Our flight out of Minneapolis got of to a slow start because of snow. Not falling snow, but a pile of snow. Our plane was a little late leaving the gate because of several minor issues. The pilot said that we could make up for the delay in the air.
The plane taxied for a short distance and then came to a sudden halt. The pilot came in and told us that if we looked out the left window, the outermost engine was in danger of hitting a snow bank if went forward.
The snow removal crews had left a snow pile that was too high for the very large 747 engine to clear. We were the first 747 to fly out today so they didn’t know that there was a problem until now.
The captain said that a tug would be sent out shortly to push us to a wider taxiway.
Because we were on an active taxiway, we had to stay seated with our seat backs up and no electronic devices. I ended up falling asleep. One of those uncomfortable ones where your head keeps bouncing up and down waking you up. Every time I woke up I’d look out the window and see the engine and the snow bank and know that we hadn’t moved.
After a total of two hours of waiting a tug pulled up to the front of the plane and pushed us to the larger taxiway. That’s two hours to spend in cramped coach seats and being no closer to out destination.
After the tug released us, we were finally on out way. As the plane made our final turning the taxiway to the runway, the speed quickened and the engines let out a deep throaty roar. It’s been a few years since I’ve been on a 747. I’ve gotten used to flying smaller regional jets that the airlines seem so fond of. And their engines produce more of a whine than anything else. I’ve forgotten the sheer guttural sound of the 747 as we powered into the sky. I’m near the very back of the plane so every little vibration seems exaggerated. Over the years I’ve been progressively less comfortable with turbulence and I’m not really sure why.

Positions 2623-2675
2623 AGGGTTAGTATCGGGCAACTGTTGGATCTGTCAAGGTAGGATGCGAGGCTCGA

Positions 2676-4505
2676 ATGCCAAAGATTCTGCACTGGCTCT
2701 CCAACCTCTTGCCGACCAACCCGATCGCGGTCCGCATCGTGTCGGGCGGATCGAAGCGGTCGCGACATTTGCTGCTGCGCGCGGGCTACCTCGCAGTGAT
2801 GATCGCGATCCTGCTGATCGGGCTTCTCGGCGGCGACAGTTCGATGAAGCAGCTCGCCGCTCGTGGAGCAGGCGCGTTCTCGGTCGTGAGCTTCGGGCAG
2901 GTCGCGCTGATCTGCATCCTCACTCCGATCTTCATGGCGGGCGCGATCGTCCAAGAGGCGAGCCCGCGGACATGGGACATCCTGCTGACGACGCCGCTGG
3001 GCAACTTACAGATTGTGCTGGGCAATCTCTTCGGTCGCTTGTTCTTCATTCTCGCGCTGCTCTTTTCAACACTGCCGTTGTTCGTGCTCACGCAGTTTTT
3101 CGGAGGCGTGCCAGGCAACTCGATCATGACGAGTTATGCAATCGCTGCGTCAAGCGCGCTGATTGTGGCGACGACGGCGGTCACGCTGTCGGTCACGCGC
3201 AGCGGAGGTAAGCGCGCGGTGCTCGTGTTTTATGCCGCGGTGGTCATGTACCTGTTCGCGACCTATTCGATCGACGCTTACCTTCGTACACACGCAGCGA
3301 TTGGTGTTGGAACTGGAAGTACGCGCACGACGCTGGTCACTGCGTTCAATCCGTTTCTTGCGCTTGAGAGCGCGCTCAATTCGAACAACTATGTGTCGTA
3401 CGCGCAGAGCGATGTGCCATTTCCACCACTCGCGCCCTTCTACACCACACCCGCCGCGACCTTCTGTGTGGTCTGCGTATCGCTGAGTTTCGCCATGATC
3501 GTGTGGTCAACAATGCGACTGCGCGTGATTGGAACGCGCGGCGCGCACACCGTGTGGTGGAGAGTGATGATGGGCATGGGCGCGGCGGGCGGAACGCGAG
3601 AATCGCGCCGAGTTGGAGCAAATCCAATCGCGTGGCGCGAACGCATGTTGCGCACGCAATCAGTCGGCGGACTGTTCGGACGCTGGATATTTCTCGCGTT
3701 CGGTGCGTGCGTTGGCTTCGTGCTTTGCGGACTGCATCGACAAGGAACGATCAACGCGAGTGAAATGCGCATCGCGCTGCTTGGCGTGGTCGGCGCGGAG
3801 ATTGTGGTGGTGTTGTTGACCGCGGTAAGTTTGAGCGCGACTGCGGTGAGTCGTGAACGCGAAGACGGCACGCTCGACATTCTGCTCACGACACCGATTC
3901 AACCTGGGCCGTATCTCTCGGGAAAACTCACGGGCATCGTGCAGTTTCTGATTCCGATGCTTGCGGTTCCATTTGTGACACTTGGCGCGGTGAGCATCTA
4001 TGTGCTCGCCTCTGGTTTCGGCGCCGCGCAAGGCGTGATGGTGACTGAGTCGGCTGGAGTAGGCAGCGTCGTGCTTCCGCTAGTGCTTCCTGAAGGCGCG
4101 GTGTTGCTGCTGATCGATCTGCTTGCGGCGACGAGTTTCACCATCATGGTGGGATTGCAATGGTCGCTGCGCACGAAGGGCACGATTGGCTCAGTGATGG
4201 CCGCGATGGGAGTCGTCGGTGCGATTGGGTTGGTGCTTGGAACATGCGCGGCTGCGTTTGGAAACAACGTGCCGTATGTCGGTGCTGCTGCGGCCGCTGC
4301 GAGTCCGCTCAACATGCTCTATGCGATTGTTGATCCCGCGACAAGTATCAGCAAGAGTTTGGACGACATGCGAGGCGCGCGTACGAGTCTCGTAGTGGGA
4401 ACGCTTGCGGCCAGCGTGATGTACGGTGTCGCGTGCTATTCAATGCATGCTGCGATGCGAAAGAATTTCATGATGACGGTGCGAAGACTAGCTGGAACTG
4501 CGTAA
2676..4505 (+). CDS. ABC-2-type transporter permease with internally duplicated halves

Our flight is taking us over Canada, Alaska, and then Russia before entering Japan. The captain mentioned that we’d be spending about two hours in Russian airspace. I guess the captain thought we’d be interested in the fact that we’d be flying in an airspace that once would get you shot down.
Unfortunately with the delay, we’re now due in around 6:12 pm Japan time which is 5 minutes after our flight to Bangkok is supposed to leave. Delta has about 11 hours to figure out if we’re going to make our next flight or be spending a night in Tokyo.
Well, we made it to Tokyo and whether by plan or convenience our Bangkok flight was delayed 45 minutes. By the time we made it to the gate we could hear our names being called out for boarding.
As I’m writing we’re approaching Bangkok arriving at 11:45pm Sunday night. Temperature outside is expected to be a balmy 85 degrees.